Why Didn’t I Do It?
By: David Freund, Chief Leadership Officer

Are there things that you know you should do, but just don’t? Are there changes you would like to make in your life, but you are just not able to make them stick? If so, is it possible the reason is merely a lack of self-discipline? In my life, the answer to that question is a resounding yes. I don’t have enough self-discipline. For some time, this realization has been hanging over my head like a dark cloud waiting to just dump on me. How could I be so undisciplined?

Mahatma Gandhi said, “The difference between what we do and what we are capable of doing would suffice to solve most of the world’s problems.” Wow. Clearly, I am not the only one battling a lack of follow through. So, what can we do? Are we supposed to just give in and live in mediocrity? Not at all. We can drastically improve our self-discipline. Let’s get intentional about self-discipline and take a look at some proactive steps we can take to help us improve.

  1. Develop your “Why” statement about the goal. Do you know why you want to accomplish the goal? Write down your why statement and keep it visible. Make it part of your vision board. Visit what your default future looks like if you don’t achieve the goal.
  2. Get going even if you don’t feel like it. Too often we wait to do something until we feel like it. Realistically speaking we may never feel like doing certain things. Take exercise for example. I don’t mind skiing, but it’s difficult for me to get excited about sit-ups or running on the treadmill. It’s just not something that I am going to feel like doing. But, as Nike says, “Just Do It.” That’s right, simply commit to doing it even if you don’t feel like it. Once you get into the habit of doing something daily, you’ll actually look forward to it.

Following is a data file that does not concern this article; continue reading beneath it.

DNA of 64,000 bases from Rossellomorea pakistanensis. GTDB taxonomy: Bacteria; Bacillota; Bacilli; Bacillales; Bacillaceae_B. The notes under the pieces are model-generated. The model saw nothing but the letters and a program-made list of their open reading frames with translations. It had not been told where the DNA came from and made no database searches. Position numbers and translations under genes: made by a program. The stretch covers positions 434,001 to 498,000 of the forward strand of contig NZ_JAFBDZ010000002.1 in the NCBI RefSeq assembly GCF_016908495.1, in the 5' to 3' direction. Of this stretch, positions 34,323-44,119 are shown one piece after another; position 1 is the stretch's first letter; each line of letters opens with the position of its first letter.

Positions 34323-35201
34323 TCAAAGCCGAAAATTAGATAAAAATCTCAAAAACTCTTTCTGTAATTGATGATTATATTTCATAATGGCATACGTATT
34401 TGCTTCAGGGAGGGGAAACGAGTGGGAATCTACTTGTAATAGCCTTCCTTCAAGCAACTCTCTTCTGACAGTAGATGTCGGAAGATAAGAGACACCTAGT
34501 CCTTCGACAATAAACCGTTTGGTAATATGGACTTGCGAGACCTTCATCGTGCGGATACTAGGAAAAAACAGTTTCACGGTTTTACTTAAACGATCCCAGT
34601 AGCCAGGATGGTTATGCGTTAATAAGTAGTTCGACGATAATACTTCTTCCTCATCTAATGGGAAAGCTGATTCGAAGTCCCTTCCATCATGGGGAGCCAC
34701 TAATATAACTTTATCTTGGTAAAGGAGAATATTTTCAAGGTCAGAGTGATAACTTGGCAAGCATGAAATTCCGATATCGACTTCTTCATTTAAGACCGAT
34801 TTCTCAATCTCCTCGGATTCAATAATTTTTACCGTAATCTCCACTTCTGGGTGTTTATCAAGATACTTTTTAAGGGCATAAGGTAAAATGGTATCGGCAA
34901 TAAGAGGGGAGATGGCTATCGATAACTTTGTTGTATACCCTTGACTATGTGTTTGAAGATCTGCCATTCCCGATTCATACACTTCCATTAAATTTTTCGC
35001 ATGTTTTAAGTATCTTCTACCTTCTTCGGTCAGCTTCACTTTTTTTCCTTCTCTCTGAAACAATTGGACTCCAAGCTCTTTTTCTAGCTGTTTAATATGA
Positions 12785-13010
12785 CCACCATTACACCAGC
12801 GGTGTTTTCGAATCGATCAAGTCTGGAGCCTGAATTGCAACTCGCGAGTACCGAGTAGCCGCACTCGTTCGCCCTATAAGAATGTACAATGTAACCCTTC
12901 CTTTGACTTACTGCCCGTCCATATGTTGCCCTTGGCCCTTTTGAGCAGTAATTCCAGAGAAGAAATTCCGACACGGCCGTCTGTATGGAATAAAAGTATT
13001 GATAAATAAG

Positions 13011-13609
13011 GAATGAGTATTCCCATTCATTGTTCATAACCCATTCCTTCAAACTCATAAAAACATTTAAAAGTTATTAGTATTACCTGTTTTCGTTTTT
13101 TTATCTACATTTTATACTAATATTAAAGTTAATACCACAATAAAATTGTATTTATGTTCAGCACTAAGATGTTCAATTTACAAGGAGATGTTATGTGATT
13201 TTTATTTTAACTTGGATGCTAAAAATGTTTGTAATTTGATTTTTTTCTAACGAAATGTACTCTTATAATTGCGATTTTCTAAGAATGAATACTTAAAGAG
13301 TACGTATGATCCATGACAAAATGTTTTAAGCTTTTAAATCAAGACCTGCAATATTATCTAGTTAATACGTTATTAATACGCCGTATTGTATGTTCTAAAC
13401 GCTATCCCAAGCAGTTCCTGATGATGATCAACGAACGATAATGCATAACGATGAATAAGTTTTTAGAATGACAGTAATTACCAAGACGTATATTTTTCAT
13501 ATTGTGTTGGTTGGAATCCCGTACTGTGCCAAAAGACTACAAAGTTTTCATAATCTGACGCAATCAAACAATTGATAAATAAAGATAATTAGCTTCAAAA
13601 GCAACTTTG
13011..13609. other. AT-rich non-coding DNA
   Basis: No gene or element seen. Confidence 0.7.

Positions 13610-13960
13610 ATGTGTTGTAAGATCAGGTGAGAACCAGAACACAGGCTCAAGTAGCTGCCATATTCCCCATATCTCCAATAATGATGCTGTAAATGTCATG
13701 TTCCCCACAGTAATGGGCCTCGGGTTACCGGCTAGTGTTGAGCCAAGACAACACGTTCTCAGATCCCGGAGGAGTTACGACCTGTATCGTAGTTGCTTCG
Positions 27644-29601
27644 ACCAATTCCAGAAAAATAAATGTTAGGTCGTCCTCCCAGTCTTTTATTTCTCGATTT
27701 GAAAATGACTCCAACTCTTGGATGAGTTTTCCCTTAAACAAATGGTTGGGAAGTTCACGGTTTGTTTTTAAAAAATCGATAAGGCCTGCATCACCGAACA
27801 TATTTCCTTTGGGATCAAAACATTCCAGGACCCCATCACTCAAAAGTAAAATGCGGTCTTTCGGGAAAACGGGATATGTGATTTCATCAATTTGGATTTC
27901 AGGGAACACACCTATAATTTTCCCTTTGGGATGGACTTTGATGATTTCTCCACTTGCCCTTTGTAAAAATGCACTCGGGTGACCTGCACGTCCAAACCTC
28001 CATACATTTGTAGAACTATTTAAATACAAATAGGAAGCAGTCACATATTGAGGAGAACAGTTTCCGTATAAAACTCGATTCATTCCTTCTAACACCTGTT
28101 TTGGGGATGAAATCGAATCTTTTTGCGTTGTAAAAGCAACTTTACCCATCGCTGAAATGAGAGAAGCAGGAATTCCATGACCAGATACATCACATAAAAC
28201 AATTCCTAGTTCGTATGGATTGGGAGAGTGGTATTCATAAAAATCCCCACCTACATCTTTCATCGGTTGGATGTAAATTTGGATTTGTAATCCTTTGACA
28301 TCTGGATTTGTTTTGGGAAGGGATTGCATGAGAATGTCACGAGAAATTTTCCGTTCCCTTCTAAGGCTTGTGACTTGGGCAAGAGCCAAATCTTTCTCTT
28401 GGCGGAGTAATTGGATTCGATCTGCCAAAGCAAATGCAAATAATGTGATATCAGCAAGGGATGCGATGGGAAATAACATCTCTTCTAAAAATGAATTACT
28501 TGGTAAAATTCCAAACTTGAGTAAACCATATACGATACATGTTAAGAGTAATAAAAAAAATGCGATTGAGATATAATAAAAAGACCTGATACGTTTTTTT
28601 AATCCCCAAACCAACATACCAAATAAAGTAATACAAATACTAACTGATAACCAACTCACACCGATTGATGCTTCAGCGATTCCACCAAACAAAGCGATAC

3. Find an accountability partner. Growth is accelerated in an accountability environment so find someone who will hold you accountable. Commit to your goal publicly. This gives you added accountability. You won’t want to look like a quitter, so you just do it.
  4. Don’t overpromise. Keep your focus short term. Focus on daily activities not committing to do something every day for a year. I can easily commit to staying intentional today. When I wake up in the morning, I commit to another day. Do not underestimate the power of little steps – they add up to substantial progress.

In just a brief time we’ve covered several tactics we can use to improve our self-discipline. This topic has been at the forefront of my thinking lately. If you would like to hear what else I’ve discovered, please join Marisa and me on episode 50 of The Next Page podcast where we discuss many more tools for improving self-discipline.

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